(This is the first in a series of rediscovered writings from one of my first web sites back in 1999. Some may have aged well, others… not so much. I’ll let you decide.)
This morning at the kitchen sink, I was hit with a revelation. Jesus is kind of like a dish rag. Hey, don’t give me that look. Let me explain before you flame me, okay?
A dish rag washes dishes that are caked with all sorts of nasty stuff like dried ketchup and crusty eggs. Likewise, when we ask for forgiveness, Jesus removes the sin from our lives and makes us sparkle like new.
Another parallel is in the cleaning method. The way a dish rag cleans dishes is by taking the food (if you want to call it that) and getting it stuck to itself. It’s common knowledge that the dish rag is the dirtiest, most germ-ridden item in the sink. The Bible says “For you know the grace of our Lord Jesus Christ, that though he was rich, yet for your sakes he became poor, so that you through his poverty might become rich.” (2 Corinthians 8:9) In other words, Jesus got dirty to make us clean. In his death on the cross, all of our sin was placed on Jesus. Matthew 27:46 says “About the ninth hour Jesus cried out in a loud voice, ‘Eloi, Eloi, lama sabachthani?’–which means, ‘My God, my God, why have you forsaken me?'” If you’ve ever cleaned out a refrigerator and had to toss out things like chunky milk and something with fuzzy green stuff growing on it, you get the picture. We ain’t talkin’ ’bout no rotten egg. The stench of the sin placed on Jesus was so strong, God had to turn his face to keep from barfing.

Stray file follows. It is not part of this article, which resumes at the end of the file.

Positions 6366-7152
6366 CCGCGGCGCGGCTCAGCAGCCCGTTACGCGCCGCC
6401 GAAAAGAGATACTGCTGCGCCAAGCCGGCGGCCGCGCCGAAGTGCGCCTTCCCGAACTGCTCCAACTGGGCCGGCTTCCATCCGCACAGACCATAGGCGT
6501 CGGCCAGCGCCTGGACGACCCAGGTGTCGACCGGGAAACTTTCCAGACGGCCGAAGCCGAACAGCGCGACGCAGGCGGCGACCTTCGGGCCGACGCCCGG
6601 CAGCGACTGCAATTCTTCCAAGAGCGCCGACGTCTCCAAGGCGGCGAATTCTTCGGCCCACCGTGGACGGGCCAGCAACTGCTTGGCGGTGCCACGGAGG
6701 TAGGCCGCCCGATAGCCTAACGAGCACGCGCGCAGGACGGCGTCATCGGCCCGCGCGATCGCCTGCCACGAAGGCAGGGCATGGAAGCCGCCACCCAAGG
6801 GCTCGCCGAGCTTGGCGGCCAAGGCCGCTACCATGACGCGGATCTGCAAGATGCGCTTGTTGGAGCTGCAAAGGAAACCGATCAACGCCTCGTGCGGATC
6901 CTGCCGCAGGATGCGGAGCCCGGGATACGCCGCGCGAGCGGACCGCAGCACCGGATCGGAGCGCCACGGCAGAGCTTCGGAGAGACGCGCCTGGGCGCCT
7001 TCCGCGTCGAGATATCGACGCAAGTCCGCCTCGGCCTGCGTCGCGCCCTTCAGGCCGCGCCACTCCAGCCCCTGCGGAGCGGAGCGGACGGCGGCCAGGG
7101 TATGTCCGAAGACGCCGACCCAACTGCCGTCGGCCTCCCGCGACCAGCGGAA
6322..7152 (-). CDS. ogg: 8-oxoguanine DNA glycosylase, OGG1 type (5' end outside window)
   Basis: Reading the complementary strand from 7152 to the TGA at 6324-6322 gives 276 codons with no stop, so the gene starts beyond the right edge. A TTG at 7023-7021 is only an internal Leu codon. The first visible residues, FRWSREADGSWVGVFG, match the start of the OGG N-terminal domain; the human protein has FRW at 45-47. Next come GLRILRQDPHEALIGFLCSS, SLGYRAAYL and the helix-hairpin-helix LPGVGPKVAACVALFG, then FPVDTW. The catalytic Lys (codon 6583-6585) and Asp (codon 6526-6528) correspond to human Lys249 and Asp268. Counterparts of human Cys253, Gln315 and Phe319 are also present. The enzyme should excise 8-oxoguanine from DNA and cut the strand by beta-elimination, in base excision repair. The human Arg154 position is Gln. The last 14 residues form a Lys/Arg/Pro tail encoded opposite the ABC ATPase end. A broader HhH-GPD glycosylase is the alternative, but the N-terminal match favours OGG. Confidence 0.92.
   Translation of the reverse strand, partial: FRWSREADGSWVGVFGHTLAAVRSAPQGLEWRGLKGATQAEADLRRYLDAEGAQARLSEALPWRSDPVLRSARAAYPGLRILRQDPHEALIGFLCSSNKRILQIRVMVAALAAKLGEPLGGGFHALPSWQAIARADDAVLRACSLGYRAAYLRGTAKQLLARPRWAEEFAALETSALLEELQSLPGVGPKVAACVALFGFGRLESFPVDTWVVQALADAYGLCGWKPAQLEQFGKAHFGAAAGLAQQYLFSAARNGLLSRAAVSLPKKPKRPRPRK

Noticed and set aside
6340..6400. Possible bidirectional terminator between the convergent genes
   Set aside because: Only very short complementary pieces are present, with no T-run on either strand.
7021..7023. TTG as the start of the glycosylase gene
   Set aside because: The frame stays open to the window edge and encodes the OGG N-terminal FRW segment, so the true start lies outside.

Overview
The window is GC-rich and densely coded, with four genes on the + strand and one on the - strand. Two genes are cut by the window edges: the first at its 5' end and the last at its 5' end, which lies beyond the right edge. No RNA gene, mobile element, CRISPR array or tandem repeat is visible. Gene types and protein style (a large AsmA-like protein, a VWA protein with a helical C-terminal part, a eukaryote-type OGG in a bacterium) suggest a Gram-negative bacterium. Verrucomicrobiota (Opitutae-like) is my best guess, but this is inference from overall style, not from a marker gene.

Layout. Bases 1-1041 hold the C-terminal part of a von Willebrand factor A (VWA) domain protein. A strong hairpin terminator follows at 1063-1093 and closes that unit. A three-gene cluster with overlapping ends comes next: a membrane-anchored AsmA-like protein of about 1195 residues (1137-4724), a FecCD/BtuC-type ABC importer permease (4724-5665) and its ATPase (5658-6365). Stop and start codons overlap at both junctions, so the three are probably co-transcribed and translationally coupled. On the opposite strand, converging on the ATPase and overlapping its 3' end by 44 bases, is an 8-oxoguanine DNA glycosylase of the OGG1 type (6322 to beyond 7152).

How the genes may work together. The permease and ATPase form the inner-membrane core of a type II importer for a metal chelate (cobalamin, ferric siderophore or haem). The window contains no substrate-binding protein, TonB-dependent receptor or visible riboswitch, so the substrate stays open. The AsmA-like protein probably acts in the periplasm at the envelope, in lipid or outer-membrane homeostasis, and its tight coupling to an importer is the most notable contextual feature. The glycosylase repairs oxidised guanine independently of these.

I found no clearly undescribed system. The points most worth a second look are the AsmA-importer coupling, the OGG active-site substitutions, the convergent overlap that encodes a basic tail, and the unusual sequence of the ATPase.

Yet another similarity is in what is washed. Have you ever washed a plate, and think you have déja vu, until you realize you really DID wash that plate before? That’s right. Even though you’ve cleaned the plate, it got dirty again. “Well, duh, Travis! You really WERE born yesterday, weren’t you!” Gimme a break. Jesus is like that, too. No, he doesn’t get déja vu. What I mean is that even when he’s forgiven all of our sin, we still mess up. That’s why 1 John 1:9 says “If we confess our sins, he is faithful and just and will forgive us our sins and purify us from all unrighteousness.”
There is one difference, though. (Okay, maybe more than one, but it’s all you’re getting out of me.) After a while, a dish rag gets so worn from continuous cleaning that it has to be tossed out and replaced, but Romans 6:10 states that “The death he died, he died to sin once for all”. Jesus’ act of mercy covered the sins of every single human who ever lived and ever will live, and will never run out. There’s no ‘sin limit’, and there’s no sin so big that he can’t forgive. All that is needed is to ask. According to Matthew 7:7-8, “Ask and it will be given to you; seek and you will find; knock and the door will be opened to you. For everyone who asks receives; he who seeks finds; and to him who knocks, the door will be opened.”
Y’know, I think I’ve had my head in the suds too long.